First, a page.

Article | Why Visiting Israel Matters… Right Now

February 11th, 2024

Article by Rabbi Gerald C. Skolnik

My wife Robin and I returned this past week from a 5-day volunteer mission to Israel, organized and implemented by the JNF. We were part of a larger delegation of some 250 people from our region, including 12 from our synagogue, Bnai Shalom, in West Orange, New Jersey. The mission took place in the last week of January. Robin and I stayed on for a week afterwards to visit with close family and friends, and further experience the reality of what life in Israel is like right now, in the midst of a painful war.

Our five days of volunteering in southern Israel were intense and moving, profoundly saddening but equally inspiring. There was much to despair over, but even more to admire in the remarkable resolve of Israelis to move forward amidst their trauma and dismay. During our few days together, we pulled weeds that had overgrown planted scallions on a moshav whose Thai workers had left after October 7. We packed boxes of “goodies” for soldiers serving in Gaza. We visited a remarkable facility run by JNF for severely physically and mentally challenged children in southern Israel. We heard from one of the leading thoracic surgeons at Soroka hospital who shared terrifying data of how many people had passed through the doors of their emergency room on October 7 and 8. And, of course, we visited Re’im, the site of the massacre at the Nova concert, and also Kibbutz Revivim, where 30 of the victims from Kibbutz Be’eri were temporarily buried until such time as their remains could safely be reinterred at their beloved home. There are no words to describe the horror of even standing in those places…

One particular volunteering experience stands out for me, primarily because of what followed it. We were brought to Kibbutz Gvulot, just kilometers away from the Gaza border, to help a few of their members prepare the kibbutz for the return of its population. G’vulot was not physically attacked on October 7, but its members, like so many others in Otef Aza (the Gaza envelope) and the northern border, were evacuated to protect them from any possible further attacks. They joined the ranks of the m’funim, the displaced ones who were relocated to other, safer spaces until such time as returning was deemed to be safe. The members of G’vulot were determined to return home sooner than was planned. A few of them were working to get the kibbutz ready for its members, and that’s where we came in. We painted shelters and bike racks while others weeded a centrally located garden…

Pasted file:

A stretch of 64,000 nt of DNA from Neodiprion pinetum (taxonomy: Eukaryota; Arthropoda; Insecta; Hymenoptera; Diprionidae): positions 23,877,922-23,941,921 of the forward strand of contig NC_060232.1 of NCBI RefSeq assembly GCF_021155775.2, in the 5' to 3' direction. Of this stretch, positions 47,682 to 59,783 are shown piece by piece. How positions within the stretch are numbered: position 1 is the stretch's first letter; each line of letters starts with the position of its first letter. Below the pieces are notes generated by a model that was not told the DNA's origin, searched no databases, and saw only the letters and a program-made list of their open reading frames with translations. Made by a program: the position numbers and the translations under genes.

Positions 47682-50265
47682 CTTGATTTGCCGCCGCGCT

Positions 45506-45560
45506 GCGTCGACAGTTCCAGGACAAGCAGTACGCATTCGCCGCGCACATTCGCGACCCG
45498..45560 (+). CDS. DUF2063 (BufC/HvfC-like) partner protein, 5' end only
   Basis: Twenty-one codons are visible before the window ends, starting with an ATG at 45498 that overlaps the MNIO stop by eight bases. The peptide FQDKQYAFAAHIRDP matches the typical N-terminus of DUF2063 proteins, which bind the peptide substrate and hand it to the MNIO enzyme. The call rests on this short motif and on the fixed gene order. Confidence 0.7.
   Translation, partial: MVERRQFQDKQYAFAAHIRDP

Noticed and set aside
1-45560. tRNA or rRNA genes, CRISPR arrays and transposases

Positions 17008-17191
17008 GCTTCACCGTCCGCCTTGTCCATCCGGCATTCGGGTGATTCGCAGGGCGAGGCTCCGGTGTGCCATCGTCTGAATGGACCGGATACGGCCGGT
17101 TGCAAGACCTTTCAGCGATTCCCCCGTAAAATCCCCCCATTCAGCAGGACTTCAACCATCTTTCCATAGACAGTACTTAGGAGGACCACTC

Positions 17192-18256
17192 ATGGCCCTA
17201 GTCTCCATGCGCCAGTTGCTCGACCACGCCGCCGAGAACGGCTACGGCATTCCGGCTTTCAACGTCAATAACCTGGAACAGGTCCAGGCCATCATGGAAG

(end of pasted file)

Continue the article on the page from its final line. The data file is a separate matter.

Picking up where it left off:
When we returned to the hotel in Sdei Boker and were on our way to breakfast the following morning, Robin and I were approached by a lovely young couple — Tomer and Moran Mahler — and their two young, beautiful girls. They had an idea of who we were because we were wearing ID credentials from the JNF. “Were you at Kibbutz G’vulot yesterday,” they asked? “That’s our kibbutz.” They were staying at the same hotel as we were, because that’s where they had been evacuated to.

I can’t remember the exact words they used, but essentially, they were simply incredulous that we would leave America and voluntarily come to a “war zone” to help them. They were at a loss to adequately say how grateful they were. Robin and I were embarrassed. We tried to help them understand that it was we who were grateful to them for their incredible courage in the face of such upheaval. It was we who were in awe of what they and their neighbors had endured, but they couldn’t understand why we would come volunteer to help them

I have heard opinions recently questioning the wisdom, and also the motives, of so-called “disaster tourism” —  Jews from abroad traveling to Israel on brief volunteer missions similar to the one we participated in. Some question the propriety of so many people visiting the killing fields of Be’eri and Re’im. They imply that the short term volunteerism of participants is of little impact, and more designed to make participants feel good about themselves than actually make a difference.

Our encounter with the young Mahler family was but one instance, through surely the most memorable, of meeting Israelis who were genuinely and most sincerely glad to see us, and grateful that we were there. It was true in the volunteer opportunities we participated, like at G’vulot. It was true with the members of our family in Israel who have, like virtually all Israelis, been living with almost unsustainable levels of stress and loss. Their children have been, and continue to be, in harm’s way, even as they attend the funerals of their young friends. It was certainly true in every store we went into in our conscious effort to support Israeli businesses that have been brought to their knees by the absence of tourism, and the same was true in restaurants that we frequented.

As for the propriety of visiting the sites where the worst atrocities were perpetrated, I couldn’t possibly disagree more with those who pose objections. Hearing and reading about the events of October 7 from afar made me feel painfully disconnected  from the Israel I know so well and love. I ached to be there. Actually standing on those desecrated grounds brought me a powerfully enhanced sense of the horror that had transpired there. It renewed in me the resolve to never forget that feeling and those who were killed, and to never forget the hatufim, those surviving kidnapping victims still languishing in Gaza. And last but certainly not least, it reminded me why I stand with Israel even as the world increasingly turns against her by the day.

If not us, whom? And if not now, when? It has never been more important to visit Israel, to show your face and demonstrate your resolve. The time to visit Israel is now.

Originally published on The Times of Israel

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